Pete Holguin, a go-to drummer who has worked with many major Buffalo bands including Posse, the Billy Brite Band, Soul Invaders, Elmo Witherspoon, Stan & the Ravens, the Buffalo Blues Band and Junction West joined Rockabilly Greg (and Zooey) in the Flamingo Lounge on December 5, 2023. Pete is an inducted member of the Buffalo Music Hall of Fame with The Soul Invaders. He can be seen behind the kit every November playing the part of Levon Helm in the Sportsmen’s American Music Foundation’s production of The Last Waltz.
Pete Holguin: the voice of Levon for Buffalo’s Last Waltz: By Elmer Ploetz
Pete Holguin may be the voice of Levon Helm in the Buffalo version of “The Last Waltz,” but that doesn’t mean he tries to imitate him.
“Nobody can sound like Levon,” he said in a recent interview. “Maybe somebody from Arkansas can. But I try to sing the song the best I can, and people seem to like it.”
Holguin is a Buffalo Music Hall of Fame drummer and he’s known for his work with a drum kit, but he’s often pitched in with some vocals. But he’s rarely been in the spotlight the way he is in Buffalo’s version of “The Last Waltz.”
He said he was a little nervous doing it the first couple of times he performed the “Last Waltz” shows, but now he’s more relaxed. But it still takes a lot of concentration. There isn’t much chance to look out at the crowd and appreciate the glow of the audience reaction — that’s for after the show is over.
For Holguin, it’s been a long road to Asbury Hall on Delaware Avenue. As with a lot of performers, it began with the classics … i.e. Elvis and the ‘50s rockers. Fats Domino made a particular impression.
His father was from Mexico and did a lot of interpreting for new residents in the area of what is now Larkinville (their house is no longer there) and then South Buffalo. At parties at their house, there was always music – usually from Spanish-singing guitar players.
But Holguin’s music life really took off when the Beatles played the Ed Sullivan Show and the British Invasion erupted. The Animals were his British band of choice and within a couple of years he was playing professionally, making a living playing the bars in Niagara Falls and Buffalo with the Fugitives.
He took a couple of years off when he was married and his daughter Jennifer was born, but the marriage didn’t work out and he found himself playing music again.
He still recalls the first time he heard The Band’s album, “Music From Big Pink.” It was at Stan Szelest’s house. He didn’t know what to think.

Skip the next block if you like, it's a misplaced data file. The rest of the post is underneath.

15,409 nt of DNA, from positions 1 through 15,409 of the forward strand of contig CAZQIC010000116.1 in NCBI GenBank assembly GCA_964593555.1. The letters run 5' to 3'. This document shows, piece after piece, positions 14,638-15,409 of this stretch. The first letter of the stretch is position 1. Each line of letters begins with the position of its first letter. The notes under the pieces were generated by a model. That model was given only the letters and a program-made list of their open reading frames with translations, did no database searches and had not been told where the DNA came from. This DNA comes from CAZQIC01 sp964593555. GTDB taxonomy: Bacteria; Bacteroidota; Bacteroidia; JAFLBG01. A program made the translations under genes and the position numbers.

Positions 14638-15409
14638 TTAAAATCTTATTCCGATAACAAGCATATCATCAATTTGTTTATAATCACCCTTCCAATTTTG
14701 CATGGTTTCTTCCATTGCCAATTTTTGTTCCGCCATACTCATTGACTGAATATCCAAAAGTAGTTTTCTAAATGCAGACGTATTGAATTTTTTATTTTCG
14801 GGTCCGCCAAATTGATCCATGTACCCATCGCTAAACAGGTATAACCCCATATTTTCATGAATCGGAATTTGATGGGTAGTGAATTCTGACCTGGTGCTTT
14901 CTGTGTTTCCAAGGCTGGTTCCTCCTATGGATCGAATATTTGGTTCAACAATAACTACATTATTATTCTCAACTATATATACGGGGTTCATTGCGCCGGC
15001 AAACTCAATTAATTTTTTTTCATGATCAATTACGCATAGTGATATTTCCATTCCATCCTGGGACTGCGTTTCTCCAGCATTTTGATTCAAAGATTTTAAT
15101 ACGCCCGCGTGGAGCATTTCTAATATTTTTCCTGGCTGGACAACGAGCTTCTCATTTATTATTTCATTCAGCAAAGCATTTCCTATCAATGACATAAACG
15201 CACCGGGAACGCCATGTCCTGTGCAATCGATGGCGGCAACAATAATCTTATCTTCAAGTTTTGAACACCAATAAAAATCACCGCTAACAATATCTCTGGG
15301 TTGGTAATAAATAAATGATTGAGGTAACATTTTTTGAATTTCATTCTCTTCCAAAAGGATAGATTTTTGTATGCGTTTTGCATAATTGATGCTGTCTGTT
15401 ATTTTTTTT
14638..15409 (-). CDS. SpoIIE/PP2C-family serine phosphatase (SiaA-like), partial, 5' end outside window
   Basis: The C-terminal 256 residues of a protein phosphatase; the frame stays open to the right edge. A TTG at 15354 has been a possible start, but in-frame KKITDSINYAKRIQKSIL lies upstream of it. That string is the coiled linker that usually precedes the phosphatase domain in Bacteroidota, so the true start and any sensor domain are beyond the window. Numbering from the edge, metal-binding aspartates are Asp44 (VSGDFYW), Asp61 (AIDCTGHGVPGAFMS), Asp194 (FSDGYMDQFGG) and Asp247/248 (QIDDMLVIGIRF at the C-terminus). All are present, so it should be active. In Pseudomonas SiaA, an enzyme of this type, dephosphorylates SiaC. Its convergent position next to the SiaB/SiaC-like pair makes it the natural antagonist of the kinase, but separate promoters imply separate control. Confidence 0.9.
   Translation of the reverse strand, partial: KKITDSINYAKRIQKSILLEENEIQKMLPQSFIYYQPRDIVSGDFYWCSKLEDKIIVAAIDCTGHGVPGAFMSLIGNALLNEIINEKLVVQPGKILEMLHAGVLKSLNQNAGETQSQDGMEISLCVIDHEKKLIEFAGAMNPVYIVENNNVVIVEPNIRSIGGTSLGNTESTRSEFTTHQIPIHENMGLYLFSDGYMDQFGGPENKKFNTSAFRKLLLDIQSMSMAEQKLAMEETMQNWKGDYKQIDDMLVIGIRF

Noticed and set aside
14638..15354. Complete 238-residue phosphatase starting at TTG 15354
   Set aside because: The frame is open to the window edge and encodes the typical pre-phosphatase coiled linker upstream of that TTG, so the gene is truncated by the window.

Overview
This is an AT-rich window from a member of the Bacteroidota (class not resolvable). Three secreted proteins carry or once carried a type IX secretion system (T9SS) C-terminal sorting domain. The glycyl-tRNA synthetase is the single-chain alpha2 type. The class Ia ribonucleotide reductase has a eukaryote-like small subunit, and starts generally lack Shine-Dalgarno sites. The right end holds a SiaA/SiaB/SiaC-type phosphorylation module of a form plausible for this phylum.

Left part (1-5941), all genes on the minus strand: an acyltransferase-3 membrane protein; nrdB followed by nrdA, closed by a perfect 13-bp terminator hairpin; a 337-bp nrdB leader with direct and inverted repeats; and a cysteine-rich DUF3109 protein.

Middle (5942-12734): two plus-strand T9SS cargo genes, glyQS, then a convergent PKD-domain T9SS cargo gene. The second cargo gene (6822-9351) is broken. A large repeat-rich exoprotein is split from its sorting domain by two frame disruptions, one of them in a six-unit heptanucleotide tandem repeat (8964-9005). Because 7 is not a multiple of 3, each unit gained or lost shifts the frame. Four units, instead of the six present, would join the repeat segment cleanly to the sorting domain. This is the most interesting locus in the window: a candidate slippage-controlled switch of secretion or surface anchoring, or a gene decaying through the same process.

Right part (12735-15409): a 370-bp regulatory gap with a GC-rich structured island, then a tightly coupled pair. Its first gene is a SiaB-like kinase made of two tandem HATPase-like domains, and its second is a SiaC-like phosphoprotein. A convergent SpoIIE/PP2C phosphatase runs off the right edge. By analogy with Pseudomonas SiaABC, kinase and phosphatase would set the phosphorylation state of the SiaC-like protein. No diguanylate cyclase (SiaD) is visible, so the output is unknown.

“I was too young and immature to appreciate it at the time,” he says now. “I didn’t understand what they were trying to do. Their music was so different for the time.
Holguin’s drumming was appreciated, though. He worked with most of the major Buffalo roots-oriented bands of the time, the ones that might be called Americana today. He played with Posse, the Billy Brite Band, Elmo Witherspoon, Stan & the Ravens, the Buffalo Blues Band (sometimes called the Buffalo Blues Brothers at the time) and even some disco bands – including Junction West for awhile when that band was packing the Playboy Club.
He made his living as a drummer through the ‘70s and most of the ‘80s, but also pitched in singing with most of the bands. He said he cut out some of his singing in the mid ‘80s when he lost his ability to hit some of the falsetto notes he used to reach … about the same time he gave up smoking and drinking.
Through the years, he’s gone back to school and gotten a master’s degree at the University of Buffalo, spending about 25 years as a drug and alcohol recovery counselor. But he’s always kept playing, and when he and Ron Davis teamed up to form the North Delta Duo, he had to sing
25 on their CD “Warning Signs.” There were only two of them!
Along the way, Steve Nathan invited him at one point to audition to play with Levon Helm’s band when Helm wanted a second drummer so he could come out from behind the drum set to play some stringed instruments. Holguin had other commitments at the time and was too late, though. Helm’s nephew, Terry Cagle, who was from Arkansas and actually did sound like Levon, ended up with the gig.
Holguin was invited to audition for The Weight Band, the group put together by Jim Weider, the guitarist in the latter day 1980s version of The Band, in 2016, but that didn’t work out.
It all prepared him, though, for when the Buffalo “Last Waltz” came around and the show’s music director, Doug Yeomans, contacted him. He fully appreciated the music now.
“I’m honored and grateful to be part of the incredible group of people that are the cast and production crew of the Last Waltz,” Holguin said. “I am blessed”
These days Holguin is retired from counseling, but still finds time to drum. During the pandemic, he said, he found himself enjoying being at home most weekends for the first time in decades, spending time with his wife, Susan, his four children (Jennifer, Pete, Melody and Tony) and his 12 grandchildren.
But he still likes playing … especially if the drum kit is there and set up so he doesn’t have to haul his own around. After some 55 years, experience begets some privilege … especially when you can do Levon your own way.
(This article first appeared in the 2021 Last Waltz program)